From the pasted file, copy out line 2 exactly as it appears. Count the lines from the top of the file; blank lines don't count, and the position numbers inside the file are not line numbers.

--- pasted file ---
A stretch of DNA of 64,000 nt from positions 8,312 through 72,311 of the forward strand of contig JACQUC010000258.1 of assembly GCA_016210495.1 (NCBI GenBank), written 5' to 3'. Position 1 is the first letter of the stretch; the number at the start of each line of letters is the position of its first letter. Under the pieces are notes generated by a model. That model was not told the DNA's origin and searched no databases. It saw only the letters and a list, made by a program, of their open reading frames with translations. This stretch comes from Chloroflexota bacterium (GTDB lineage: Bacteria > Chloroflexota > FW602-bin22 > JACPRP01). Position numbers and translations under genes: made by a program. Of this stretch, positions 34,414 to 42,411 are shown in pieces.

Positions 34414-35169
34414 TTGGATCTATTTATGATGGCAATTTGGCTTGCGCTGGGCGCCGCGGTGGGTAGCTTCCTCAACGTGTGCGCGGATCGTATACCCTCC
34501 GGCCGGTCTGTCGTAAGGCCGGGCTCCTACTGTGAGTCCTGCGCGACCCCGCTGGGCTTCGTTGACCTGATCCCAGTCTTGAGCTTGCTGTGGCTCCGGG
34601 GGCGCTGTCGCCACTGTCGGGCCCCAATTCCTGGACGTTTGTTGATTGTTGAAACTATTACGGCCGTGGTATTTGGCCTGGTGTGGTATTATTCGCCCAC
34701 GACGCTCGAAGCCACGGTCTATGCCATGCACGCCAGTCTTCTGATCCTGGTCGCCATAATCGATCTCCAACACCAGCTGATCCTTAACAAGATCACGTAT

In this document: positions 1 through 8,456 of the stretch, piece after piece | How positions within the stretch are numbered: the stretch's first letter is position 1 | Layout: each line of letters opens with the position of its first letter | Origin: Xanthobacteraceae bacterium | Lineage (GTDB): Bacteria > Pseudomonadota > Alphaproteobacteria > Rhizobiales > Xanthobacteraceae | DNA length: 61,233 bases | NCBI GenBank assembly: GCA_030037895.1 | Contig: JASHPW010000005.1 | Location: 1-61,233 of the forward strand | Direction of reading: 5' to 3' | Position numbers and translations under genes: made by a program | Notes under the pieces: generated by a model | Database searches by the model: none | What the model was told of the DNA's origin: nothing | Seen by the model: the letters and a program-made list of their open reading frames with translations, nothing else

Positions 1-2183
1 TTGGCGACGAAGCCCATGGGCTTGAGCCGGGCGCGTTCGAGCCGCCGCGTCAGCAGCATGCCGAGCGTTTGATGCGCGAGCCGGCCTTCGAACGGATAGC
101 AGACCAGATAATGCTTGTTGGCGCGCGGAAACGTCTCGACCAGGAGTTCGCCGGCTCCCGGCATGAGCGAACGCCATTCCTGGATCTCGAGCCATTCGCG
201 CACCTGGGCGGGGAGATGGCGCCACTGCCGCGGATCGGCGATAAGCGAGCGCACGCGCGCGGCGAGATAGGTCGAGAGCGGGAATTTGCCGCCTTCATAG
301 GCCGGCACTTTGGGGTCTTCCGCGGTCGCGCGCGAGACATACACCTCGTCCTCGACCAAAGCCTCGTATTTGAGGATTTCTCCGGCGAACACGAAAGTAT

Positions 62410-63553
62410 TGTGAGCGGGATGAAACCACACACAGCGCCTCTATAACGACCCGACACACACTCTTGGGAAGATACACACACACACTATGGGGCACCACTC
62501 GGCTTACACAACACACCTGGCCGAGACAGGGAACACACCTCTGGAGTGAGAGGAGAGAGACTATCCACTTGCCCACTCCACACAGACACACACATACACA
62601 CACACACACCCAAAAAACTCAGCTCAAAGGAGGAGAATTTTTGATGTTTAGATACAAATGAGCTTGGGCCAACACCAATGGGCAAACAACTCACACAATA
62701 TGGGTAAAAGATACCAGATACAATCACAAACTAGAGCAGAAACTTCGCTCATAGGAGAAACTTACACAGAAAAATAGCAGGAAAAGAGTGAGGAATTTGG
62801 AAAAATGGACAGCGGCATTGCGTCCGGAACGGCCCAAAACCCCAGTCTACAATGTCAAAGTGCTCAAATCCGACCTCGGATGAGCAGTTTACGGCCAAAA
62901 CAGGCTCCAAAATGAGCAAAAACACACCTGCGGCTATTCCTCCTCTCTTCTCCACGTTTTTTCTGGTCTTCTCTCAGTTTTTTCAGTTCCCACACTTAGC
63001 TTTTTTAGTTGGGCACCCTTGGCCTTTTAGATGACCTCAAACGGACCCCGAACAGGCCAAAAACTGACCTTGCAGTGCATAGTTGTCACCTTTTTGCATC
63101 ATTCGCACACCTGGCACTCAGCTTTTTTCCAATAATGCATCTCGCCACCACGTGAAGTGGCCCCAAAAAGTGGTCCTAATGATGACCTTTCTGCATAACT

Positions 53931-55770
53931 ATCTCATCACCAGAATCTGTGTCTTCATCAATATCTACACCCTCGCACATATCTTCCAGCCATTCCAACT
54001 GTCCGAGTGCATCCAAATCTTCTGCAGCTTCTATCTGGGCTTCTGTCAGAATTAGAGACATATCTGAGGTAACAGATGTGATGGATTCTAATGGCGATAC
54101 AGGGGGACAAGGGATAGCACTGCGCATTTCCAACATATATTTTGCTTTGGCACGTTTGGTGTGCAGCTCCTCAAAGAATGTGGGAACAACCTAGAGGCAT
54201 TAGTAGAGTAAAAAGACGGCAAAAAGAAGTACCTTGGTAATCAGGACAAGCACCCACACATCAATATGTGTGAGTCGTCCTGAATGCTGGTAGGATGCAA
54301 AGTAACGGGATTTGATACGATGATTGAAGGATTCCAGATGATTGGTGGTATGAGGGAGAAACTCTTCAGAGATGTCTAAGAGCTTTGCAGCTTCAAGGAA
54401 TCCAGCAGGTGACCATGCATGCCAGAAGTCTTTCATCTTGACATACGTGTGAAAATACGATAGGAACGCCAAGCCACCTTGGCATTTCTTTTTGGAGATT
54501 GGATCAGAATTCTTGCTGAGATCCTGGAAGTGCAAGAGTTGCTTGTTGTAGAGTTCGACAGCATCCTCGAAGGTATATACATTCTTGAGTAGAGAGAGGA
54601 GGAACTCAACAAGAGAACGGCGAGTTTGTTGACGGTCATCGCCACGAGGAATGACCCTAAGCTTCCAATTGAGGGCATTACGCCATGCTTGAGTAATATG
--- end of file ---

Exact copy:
Positions 34414-35169